Thank you, Mr. Chairman, for calling today’s hearing on the consequences and responses to the Chornobyl nuclear disaster.
Twenty years ago today, explosions at one of the reactors in Chornobyl resulted in the release of radioactive materials to areas in what is now Ukraine, Belarus, and Russia. In both the immediate aftermath of the accident and in the years following, hundreds of thousands of people were exposed to extremely high doses of radiation, with over 100 deaths occurring in 1986 as a result of acute radiation sickness. The World Health Organization (WHO) reports that almost 300,000 individuals still live in areas contaminated by the disaster.
However, it is only in the past few years that the true impact of the Chornobyl disaster has emerged. Radiation health experts tell us that most cancers that result from radiation exposure do not develop for decades. Already, we are seeing an increase in thyroid cancer among Chornobyl survivors - an increase attributable to the consumption of contaminated milk by children in the aftermath of the accident, many of whom had iodine deficiencies which made them more susceptible to the high levels of radioactive iodine resulting from the explosion. The WHO estimates that about 9,000 of the individuals exposed will die from Chornobyl-related cancers.
In addition to the threat of cancer and other radiation-related conditions, many of the individuals in Chornobyl and the surrounding cities faced significant mental health challenges, some of which have not yet been resolved, resulting from their evacuations following the accident, the uncertainty surrounding their physical health, and the stigma they faced when they were relocated to new communities.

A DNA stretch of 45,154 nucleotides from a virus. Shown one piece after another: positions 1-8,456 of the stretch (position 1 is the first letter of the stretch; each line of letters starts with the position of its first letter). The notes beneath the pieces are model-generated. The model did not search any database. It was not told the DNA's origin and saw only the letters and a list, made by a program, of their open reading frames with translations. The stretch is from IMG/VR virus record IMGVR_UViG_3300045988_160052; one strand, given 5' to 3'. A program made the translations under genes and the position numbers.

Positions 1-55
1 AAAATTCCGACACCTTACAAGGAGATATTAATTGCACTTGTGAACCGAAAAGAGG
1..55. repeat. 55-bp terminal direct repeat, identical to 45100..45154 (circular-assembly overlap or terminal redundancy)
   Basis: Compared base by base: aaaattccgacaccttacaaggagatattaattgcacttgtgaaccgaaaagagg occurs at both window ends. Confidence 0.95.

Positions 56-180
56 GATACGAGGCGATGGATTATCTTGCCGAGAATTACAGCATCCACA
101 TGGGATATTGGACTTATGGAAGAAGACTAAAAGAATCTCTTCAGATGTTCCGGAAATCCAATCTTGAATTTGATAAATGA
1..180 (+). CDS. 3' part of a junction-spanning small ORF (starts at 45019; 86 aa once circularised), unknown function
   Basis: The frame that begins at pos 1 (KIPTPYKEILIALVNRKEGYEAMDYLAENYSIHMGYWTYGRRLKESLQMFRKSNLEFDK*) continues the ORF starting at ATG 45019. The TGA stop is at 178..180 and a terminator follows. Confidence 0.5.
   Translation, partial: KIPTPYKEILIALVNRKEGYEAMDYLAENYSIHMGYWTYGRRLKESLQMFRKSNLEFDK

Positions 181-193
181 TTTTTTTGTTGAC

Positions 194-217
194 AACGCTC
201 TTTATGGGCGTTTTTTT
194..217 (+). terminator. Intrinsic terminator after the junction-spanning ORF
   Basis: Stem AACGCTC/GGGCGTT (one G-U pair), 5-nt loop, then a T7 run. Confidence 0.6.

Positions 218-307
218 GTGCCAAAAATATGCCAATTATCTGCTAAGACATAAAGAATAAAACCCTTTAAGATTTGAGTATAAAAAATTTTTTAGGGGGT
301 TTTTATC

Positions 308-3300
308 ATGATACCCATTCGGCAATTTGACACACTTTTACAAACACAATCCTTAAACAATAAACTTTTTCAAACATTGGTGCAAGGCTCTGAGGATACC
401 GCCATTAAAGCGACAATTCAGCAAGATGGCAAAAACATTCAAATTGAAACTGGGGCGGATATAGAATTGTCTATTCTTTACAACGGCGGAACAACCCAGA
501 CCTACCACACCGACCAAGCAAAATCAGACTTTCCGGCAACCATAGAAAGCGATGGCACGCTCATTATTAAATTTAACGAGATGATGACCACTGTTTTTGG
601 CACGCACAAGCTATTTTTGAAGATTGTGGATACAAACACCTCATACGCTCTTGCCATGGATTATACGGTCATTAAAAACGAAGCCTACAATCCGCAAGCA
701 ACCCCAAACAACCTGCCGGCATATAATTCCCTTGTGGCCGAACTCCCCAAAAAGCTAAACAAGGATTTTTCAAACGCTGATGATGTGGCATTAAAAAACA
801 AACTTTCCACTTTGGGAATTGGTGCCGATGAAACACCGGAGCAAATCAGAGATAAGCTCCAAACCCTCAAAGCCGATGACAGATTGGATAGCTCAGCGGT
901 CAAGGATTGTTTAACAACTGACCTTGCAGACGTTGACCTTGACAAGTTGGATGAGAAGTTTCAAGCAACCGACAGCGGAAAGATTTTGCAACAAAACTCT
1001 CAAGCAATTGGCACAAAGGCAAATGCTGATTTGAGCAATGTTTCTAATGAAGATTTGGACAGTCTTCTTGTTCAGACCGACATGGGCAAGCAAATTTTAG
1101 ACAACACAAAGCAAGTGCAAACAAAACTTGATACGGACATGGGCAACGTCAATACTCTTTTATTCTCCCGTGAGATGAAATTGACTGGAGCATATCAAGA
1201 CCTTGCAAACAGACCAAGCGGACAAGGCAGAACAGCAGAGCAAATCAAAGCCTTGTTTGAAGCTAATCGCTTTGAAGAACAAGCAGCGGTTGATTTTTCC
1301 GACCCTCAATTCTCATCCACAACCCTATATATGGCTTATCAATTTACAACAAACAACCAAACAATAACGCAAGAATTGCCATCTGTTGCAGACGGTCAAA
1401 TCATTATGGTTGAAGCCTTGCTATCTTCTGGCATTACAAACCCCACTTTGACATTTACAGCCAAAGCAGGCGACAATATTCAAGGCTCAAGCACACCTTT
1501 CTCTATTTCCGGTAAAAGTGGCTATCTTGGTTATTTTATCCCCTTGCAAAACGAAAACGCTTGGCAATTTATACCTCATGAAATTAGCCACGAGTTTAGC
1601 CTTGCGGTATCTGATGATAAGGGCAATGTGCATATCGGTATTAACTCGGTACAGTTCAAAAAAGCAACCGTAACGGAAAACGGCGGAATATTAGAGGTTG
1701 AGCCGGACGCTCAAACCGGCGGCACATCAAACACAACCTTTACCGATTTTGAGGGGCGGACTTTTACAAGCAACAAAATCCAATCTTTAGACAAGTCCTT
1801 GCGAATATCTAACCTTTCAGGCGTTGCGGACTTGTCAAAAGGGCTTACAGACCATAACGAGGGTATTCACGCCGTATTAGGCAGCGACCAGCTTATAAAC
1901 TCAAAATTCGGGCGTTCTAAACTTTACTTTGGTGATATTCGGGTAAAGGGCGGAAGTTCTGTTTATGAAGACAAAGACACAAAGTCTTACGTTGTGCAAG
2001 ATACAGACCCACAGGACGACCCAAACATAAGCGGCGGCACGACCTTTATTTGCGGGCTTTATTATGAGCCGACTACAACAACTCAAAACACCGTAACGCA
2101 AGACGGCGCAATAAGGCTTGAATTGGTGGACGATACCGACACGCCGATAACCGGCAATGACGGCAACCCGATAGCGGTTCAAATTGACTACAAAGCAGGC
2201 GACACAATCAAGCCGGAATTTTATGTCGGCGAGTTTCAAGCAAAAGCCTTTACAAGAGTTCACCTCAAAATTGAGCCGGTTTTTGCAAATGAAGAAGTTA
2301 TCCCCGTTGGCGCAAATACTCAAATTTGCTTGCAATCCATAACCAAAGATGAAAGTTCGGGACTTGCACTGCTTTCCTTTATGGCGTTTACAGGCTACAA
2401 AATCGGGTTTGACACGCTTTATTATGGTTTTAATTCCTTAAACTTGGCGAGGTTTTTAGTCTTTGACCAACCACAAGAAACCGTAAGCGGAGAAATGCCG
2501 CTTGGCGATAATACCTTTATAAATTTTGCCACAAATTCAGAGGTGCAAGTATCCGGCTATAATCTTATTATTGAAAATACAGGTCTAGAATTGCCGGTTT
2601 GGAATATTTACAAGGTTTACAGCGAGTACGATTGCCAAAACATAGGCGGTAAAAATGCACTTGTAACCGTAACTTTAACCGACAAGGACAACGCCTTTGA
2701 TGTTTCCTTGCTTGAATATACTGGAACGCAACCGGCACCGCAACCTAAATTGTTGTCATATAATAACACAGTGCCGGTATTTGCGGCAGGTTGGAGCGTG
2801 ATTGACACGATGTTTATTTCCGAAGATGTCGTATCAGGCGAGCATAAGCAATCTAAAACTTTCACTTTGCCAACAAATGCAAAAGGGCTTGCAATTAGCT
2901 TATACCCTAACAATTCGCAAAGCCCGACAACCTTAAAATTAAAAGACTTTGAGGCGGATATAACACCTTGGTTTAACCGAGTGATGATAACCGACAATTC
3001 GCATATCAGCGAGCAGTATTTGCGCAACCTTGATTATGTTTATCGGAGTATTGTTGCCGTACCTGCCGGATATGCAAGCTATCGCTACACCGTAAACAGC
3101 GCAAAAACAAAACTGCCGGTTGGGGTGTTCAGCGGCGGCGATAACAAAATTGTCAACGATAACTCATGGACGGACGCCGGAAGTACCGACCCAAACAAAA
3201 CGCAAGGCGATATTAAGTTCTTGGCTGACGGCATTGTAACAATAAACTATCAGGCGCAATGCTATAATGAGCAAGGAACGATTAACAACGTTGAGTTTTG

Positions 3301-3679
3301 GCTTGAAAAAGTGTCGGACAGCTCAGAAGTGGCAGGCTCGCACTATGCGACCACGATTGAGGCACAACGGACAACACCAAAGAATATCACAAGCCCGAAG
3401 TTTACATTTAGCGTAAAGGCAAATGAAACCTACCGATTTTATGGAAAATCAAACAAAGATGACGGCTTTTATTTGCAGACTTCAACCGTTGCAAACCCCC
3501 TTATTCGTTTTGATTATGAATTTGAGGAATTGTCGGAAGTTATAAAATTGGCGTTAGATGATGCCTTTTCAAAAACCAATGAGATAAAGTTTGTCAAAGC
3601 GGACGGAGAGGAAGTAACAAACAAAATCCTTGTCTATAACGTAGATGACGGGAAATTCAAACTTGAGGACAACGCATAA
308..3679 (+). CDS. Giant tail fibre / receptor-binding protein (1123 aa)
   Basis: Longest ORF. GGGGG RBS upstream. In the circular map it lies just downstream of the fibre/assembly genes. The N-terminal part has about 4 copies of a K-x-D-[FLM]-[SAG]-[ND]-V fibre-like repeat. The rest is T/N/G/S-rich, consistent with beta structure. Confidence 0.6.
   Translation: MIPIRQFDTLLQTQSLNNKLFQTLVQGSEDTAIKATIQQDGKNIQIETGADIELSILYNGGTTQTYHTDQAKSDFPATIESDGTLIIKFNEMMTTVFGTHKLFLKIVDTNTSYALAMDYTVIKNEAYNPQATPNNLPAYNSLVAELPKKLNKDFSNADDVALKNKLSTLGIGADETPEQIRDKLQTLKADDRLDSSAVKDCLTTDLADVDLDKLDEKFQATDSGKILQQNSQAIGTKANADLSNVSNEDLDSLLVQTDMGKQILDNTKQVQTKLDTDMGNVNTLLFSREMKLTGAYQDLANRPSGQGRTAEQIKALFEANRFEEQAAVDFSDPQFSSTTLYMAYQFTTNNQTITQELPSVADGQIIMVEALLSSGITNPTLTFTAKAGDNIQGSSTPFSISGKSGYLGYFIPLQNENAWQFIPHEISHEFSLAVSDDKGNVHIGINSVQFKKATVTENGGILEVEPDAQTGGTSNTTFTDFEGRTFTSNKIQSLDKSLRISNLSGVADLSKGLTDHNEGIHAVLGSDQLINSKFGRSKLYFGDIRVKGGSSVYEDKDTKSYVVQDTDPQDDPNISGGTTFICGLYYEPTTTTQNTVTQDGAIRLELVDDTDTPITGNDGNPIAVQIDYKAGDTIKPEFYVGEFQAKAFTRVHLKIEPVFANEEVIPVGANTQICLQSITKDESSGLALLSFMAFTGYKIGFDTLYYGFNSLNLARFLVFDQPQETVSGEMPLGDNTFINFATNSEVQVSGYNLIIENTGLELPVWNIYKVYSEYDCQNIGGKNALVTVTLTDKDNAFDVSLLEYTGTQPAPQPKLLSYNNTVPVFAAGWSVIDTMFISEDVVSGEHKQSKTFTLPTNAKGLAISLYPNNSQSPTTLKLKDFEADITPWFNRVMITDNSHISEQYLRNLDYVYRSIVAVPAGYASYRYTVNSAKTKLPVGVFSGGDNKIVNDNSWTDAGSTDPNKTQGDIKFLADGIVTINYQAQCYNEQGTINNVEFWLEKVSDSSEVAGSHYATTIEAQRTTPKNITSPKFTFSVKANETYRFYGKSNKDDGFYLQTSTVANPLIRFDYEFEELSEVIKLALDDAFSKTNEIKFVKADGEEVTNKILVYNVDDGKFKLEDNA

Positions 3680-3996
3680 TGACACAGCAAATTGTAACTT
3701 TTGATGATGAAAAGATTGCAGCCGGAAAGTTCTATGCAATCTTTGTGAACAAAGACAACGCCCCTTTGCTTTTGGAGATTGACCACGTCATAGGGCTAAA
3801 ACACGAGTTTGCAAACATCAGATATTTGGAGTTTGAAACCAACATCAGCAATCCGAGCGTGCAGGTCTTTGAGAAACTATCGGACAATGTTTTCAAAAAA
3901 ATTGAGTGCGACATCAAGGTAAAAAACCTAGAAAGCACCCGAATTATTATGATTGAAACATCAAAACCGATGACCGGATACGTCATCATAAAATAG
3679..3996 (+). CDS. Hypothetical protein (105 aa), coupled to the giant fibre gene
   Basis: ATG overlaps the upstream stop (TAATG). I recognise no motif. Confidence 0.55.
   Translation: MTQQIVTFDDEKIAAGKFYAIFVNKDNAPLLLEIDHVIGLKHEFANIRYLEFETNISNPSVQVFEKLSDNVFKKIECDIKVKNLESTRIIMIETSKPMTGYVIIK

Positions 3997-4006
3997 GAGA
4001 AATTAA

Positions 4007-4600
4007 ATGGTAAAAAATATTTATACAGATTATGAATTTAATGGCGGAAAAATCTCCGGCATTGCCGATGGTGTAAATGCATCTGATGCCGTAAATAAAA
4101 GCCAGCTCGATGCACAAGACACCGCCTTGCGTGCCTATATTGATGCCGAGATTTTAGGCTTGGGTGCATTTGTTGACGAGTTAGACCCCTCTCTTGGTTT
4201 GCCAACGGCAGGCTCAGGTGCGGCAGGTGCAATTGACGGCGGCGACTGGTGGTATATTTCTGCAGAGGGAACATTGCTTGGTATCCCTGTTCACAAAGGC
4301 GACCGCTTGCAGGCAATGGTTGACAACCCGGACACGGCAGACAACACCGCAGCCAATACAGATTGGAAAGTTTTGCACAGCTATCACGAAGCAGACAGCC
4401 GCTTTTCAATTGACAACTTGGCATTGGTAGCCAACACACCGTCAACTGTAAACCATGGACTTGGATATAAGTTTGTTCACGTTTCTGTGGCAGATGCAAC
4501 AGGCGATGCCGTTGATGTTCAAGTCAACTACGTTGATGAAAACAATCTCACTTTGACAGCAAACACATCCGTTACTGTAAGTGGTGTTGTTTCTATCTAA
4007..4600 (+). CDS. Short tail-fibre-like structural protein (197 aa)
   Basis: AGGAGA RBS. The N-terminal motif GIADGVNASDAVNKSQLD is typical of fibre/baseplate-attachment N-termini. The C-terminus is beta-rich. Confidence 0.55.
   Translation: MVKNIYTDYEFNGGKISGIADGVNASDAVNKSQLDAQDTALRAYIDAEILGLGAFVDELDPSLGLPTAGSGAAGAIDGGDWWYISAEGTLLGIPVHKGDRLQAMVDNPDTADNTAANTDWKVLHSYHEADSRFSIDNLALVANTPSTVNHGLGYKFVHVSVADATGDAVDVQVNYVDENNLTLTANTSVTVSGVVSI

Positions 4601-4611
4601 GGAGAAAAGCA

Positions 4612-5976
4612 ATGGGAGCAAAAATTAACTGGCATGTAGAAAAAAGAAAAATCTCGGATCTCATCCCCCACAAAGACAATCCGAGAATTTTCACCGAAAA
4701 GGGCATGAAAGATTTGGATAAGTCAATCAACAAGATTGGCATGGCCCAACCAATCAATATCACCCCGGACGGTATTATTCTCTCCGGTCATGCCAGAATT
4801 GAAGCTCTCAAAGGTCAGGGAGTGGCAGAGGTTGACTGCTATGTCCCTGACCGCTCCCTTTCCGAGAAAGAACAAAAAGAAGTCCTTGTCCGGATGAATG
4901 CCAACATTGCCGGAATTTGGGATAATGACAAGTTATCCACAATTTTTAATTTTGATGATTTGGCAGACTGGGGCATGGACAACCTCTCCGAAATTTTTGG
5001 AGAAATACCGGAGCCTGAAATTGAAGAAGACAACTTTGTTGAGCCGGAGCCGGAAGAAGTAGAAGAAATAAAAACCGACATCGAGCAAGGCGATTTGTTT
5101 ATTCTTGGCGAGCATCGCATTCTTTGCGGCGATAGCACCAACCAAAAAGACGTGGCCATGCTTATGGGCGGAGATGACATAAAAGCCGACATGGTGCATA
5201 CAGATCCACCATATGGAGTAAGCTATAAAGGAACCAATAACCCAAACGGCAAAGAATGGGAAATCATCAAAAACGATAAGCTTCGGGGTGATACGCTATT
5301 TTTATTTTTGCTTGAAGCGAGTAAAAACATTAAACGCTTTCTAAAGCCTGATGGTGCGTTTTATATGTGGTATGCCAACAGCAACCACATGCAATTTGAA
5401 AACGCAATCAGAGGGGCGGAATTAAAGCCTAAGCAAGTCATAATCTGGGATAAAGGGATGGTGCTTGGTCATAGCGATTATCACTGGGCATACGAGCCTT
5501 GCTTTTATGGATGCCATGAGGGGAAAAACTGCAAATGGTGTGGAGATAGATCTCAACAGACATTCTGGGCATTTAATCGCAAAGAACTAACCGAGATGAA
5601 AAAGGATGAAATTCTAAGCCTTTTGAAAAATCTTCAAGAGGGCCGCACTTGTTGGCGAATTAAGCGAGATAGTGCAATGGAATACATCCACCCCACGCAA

While I was First Lady, I had the opportunity to visit Ukraine, and was impressed by the dedication of doctors and nurses in Belarus and Ukraine who were trying to keep affected children alive. I am proud to note that our government helped provide support for airlifts and other shipments of essential items to assist the hospitals treating families in the aftermath of this disaster. Through our partnerships with nongovernmental organizations, we helped to set new standards for the post-Soviet medical system, with delivery of new technology, physician training programs and critically important hospital supplies.
During the Clinton Administration, we also made significant gains in working with the government of Ukraine, as well as the G-7, to help mitigate the environmental and social impacts of this disaster. Our government provided over $200 million to help ensure safe containment and closure of the Chornobyl site, and increase safety at other nuclear facilities. We also worked to address the needs of displaced workers, helping them find other jobs and receive additional training. I believe that we must continue to help those impacted by this disaster, especially as long-term health impacts appear.
I appreciate the opportunity that today’s hearing presents to raise the issues of areas where Chornobyl continues to have an effect on all of us, and I look forward to working with my colleagues on this Committee and the Administration to ensure that our government continue to be responsive to the needs of those who lived through this tragedy. Thank you.